|MadSci Network: Cell Biology|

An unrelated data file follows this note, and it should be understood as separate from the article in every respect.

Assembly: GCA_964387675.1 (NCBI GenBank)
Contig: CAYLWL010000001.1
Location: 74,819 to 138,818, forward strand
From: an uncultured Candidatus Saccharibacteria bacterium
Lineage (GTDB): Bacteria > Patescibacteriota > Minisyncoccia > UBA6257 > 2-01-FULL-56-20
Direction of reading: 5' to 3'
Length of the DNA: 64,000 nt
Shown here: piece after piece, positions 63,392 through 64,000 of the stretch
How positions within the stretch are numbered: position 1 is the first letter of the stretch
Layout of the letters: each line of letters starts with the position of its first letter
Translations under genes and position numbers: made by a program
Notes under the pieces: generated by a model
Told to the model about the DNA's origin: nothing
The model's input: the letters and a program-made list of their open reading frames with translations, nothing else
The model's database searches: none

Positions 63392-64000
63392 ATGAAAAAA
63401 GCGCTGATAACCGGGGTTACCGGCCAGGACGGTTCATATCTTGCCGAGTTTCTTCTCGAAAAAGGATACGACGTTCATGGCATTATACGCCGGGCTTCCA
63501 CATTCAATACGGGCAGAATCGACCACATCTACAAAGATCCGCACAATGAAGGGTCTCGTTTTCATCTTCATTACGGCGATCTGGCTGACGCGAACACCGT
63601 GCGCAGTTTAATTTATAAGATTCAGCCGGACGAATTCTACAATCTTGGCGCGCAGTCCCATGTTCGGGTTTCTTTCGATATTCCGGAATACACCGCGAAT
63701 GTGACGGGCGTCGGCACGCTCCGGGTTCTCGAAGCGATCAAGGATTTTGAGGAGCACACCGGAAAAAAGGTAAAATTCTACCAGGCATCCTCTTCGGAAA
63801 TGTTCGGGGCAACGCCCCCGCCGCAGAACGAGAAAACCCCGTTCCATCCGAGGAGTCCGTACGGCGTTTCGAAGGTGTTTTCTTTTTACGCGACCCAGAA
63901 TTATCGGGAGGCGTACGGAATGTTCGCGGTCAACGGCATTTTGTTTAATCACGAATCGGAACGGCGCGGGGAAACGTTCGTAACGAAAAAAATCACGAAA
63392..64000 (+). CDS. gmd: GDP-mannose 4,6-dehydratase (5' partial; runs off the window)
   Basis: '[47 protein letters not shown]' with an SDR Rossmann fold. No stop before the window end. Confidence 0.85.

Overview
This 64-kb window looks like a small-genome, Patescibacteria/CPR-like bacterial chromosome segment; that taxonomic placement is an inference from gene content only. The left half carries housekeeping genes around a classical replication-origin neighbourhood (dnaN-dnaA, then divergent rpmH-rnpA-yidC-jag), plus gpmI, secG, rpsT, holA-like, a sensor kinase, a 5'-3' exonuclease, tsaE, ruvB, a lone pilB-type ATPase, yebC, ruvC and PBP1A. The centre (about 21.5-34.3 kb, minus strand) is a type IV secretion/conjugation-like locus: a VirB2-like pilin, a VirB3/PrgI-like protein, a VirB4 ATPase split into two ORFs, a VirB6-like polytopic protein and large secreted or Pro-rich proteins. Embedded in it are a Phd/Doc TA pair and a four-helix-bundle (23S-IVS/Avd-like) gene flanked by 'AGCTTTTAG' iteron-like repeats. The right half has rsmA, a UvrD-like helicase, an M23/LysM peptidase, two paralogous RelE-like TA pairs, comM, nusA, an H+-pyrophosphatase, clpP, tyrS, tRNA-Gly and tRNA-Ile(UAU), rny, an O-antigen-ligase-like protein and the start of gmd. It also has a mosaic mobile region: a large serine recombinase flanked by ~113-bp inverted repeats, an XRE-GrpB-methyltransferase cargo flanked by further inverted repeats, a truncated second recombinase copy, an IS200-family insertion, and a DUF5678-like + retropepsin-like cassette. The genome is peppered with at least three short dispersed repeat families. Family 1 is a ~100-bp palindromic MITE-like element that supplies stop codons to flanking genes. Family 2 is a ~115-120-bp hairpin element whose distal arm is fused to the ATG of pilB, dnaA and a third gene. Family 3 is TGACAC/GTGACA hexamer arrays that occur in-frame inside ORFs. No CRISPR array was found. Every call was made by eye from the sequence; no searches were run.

Lysosomal diseases result from deficiency of one of the many enzymes involved in the normal, step-wise breakdown of macromolecules. Some of the causes of lysosomal storage diseases are: a) a deficiency of a lysosomal enzyme or sub- unit thereof, b) the deficiency of a protein assisting one or more lysosomal enzymes in their catalytic function by activation and/or stabilization, or by substrate presentation, c) the deficiency or dysfunction of a lysosomal membrane carrier protein essential for the export of degradation products from the lysosomal interior to the cytoplasm, or d) defective targeting of lysosomal proteins to the lysosomes. Studies in vitro have shown that cells from enzyme-deficient patients can be corrected by addition of the missing enzyme. Advances in gene therapy are likely to improve the successful treatment of lysosomal disorders by facilitating the large scale production of clinically effective proteins and also by enabling the stable and safe introduction of normal lysosomal genes into cells of affected patients.
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